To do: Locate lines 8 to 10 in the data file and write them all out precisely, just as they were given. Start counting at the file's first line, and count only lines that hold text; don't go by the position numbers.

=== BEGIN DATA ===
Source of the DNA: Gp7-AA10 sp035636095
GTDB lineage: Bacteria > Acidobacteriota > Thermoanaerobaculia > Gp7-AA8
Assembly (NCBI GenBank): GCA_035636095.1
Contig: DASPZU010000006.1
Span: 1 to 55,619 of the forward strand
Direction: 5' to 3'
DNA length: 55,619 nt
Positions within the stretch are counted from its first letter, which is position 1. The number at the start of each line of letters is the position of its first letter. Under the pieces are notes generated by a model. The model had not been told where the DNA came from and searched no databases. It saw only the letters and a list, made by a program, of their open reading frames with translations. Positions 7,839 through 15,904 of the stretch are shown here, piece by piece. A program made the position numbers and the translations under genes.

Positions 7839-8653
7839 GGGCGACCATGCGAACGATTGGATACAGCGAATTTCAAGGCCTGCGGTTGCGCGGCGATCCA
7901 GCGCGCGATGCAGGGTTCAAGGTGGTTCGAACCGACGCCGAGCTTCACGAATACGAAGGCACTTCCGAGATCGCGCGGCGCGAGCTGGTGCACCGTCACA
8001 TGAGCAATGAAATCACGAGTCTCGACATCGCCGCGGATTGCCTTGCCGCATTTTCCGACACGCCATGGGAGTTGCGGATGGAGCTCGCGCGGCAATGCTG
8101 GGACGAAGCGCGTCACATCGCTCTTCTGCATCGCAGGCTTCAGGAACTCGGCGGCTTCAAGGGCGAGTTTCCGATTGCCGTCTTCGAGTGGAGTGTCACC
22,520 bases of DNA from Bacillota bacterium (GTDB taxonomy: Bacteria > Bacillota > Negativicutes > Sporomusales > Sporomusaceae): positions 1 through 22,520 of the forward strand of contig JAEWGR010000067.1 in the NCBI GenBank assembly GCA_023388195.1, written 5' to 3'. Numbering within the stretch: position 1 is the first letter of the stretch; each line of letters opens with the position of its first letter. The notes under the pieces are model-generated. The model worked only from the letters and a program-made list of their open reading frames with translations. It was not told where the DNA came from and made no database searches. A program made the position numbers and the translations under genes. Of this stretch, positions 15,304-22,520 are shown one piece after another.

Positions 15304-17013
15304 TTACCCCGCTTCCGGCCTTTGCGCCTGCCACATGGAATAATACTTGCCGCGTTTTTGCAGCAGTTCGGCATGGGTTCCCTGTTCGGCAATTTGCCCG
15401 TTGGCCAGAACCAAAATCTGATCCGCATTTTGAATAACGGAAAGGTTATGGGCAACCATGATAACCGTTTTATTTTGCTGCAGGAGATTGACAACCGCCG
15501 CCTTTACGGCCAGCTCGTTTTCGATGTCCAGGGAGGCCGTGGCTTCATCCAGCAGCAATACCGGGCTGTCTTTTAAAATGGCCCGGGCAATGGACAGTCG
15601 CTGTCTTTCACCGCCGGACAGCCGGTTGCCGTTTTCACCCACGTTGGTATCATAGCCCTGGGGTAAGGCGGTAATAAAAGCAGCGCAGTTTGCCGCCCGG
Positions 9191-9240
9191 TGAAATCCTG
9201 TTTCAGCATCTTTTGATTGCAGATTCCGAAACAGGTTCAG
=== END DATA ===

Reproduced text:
Positions within the stretch are counted from its first letter, which is position 1. The number at the start of each line of letters is the position of its first letter. Under the pieces are notes generated by a model. The model had not been told where the DNA came from and searched no databases. It saw only the letters and a list, made by a program, of their open reading frames with translations. Positions 7,839 through 15,904 of the stretch are shown here, piece by piece. A program made the position numbers and the translations under genes.

Positions 7839-8653
7839 GGGCGACCATGCGAACGATTGGATACAGCGAATTTCAAGGCCTGCGGTTGCGCGGCGATCCA